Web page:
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For decades now, we’ve known that lead poisoning can result in permanent brain damage in small children, leading to consistently lower IQs and developmental disabilities. However, cognitive ability isn’t the only brain function that may be affected by lead exposure. Research has shown that children exposed to small amounts of lead may eventually develop behavioral problems, some of which may even lead to violent behaviors.For decades now, we’ve known that lead poisoning can result in permanent brain damage in small children, leading to consistently lower IQs and developmental disabilities. However, cognitive ability isn’t the only brain function that may be affected by lead exposure. Research has shown that children exposed to small amounts of lead may eventually develop behavioral problems, some of which may even lead to violent behaviors.

 

Lead Exposure and Behavioral Issues

 

In 2014, a study funded by the National Institute of Environmental Health Sciences (NIEHS) discovered a clear link between lead exposure and small children and the development of behavioral and emotional problems as the children grew. Children exposed even to small amounts of lead were more likely to suffer from emotional problems like anxiety and depression and “externalizing behavior problems” such as aggressiveness and bullying. The takeaway from the study was that “there is no safe lead level.”

 

Lead Exposure and Violence

 

For years, researchers have surmised that widespread lead exposure in the 1970s was somehow connected to the increased crime rates in the 1980s and 90s. Now, as Brookings reports, at least three recent studies have confirmed the notion that lead exposure causes brain alterations that increase the chances for juvenile delinquency, criminal behavior, jail time, and even violence—including increased homicide rates as long as 20 years after the initial exposure.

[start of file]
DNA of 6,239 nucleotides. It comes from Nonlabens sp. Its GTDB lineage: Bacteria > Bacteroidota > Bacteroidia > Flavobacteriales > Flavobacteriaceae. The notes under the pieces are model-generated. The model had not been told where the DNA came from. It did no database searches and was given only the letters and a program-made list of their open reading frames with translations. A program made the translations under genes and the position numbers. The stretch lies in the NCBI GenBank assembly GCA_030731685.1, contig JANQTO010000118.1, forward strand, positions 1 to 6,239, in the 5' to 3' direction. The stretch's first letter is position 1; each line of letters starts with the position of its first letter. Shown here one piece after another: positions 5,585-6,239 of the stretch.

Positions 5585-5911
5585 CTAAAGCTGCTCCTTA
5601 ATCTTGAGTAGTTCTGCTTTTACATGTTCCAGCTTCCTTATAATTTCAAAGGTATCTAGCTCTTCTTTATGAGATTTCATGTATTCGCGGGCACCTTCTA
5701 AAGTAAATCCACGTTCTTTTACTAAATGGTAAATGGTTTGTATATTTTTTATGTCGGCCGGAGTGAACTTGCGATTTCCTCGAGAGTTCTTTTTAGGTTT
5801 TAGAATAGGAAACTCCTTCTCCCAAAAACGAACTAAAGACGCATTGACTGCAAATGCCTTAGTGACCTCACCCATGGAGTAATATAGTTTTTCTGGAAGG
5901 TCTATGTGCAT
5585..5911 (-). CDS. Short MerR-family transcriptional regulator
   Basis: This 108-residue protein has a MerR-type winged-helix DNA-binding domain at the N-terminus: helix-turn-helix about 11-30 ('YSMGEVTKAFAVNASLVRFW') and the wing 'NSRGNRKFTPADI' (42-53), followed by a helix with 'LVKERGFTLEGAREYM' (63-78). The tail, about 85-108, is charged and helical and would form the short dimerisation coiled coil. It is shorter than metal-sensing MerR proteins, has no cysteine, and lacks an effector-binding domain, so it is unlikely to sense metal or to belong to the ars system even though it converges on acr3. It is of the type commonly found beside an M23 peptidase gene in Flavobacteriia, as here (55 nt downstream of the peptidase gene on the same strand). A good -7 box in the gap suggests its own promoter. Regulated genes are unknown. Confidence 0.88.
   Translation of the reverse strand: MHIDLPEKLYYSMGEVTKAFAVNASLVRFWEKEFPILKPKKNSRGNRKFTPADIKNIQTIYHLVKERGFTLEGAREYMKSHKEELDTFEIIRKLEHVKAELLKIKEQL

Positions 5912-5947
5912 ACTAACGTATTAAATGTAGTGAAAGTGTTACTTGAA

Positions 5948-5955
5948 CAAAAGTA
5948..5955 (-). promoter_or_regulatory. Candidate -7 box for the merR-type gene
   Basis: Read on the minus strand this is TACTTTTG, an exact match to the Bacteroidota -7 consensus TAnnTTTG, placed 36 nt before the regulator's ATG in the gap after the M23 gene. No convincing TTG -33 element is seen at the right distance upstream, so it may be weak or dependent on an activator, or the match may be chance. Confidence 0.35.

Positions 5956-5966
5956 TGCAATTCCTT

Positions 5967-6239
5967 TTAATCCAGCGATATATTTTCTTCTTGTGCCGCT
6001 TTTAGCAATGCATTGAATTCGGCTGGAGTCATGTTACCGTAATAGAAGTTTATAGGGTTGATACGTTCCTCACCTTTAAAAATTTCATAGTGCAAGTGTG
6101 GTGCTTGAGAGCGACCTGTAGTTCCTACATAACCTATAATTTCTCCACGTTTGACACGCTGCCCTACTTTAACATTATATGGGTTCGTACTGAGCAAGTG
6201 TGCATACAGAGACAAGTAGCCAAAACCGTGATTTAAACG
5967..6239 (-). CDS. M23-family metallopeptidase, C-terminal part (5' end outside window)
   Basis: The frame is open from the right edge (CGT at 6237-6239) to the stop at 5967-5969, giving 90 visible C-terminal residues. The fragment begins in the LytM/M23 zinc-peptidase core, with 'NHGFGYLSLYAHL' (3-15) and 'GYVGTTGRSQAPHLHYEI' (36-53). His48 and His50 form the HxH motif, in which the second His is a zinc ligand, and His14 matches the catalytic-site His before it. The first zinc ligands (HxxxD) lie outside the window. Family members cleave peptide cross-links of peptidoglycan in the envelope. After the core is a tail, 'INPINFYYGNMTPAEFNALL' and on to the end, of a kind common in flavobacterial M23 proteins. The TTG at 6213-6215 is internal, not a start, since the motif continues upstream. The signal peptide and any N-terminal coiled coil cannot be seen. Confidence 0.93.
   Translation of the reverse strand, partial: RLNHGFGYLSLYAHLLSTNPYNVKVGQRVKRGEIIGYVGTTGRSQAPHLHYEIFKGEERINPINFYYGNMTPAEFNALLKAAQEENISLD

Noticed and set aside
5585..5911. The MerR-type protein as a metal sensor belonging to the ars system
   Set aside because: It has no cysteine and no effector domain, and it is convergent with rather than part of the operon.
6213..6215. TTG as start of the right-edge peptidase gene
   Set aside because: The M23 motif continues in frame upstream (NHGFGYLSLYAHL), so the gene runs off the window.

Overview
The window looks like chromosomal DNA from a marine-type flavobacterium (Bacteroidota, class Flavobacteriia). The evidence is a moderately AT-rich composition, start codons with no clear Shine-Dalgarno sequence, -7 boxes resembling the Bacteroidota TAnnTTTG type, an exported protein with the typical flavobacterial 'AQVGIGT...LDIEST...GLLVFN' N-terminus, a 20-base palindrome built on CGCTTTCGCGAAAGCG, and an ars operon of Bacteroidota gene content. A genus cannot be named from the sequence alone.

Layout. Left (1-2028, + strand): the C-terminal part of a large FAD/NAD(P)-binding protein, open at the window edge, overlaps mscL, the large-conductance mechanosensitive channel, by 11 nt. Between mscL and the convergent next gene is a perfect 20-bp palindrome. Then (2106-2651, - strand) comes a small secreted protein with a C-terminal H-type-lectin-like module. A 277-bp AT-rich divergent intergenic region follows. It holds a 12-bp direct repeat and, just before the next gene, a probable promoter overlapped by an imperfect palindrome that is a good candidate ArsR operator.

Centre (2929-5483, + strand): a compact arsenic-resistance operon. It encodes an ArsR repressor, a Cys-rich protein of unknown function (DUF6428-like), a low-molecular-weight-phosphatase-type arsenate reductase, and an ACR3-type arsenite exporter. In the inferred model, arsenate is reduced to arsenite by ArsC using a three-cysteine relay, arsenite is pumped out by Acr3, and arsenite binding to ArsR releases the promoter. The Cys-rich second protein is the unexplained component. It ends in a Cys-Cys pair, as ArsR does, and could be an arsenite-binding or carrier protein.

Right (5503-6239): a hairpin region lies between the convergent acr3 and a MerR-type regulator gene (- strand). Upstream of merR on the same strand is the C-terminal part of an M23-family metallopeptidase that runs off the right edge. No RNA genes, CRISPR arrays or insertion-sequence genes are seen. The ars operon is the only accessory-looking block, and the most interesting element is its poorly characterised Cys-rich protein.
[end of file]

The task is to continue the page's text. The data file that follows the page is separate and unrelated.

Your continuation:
How Kids Are Exposed to Lead

 

A few decades ago, nearly all of us were exposed to lead in some way. It was used extensively in paint; it filled the air due to car exhaust from leaded gasoline, and it even infiltrated our drinking water. Now that lead has been banned from most of these substances, lead exposure is less common, but it still happens—mainly when kids live in older buildings with peeling lead paint or old lead pipes. (NYC still has many such buildings.) It can also happen when lead contaminates the water supply, such as happened recently in Flint, Michigan.

 

If you have a child exposed to lead and that child suffers from developmental, emotional, or behavioral problems, that lead exposure is an injury. You may be eligible for compensation from the person(s) responsible for exposing your child to this poison. Our experienced team of lawyers can work to ensure you and your child are properly compensated for ongoing medical treatment, special education, therapy, and the overall pain and suffering caused by this injury. To learn more about what we can do to help, give us a call today.


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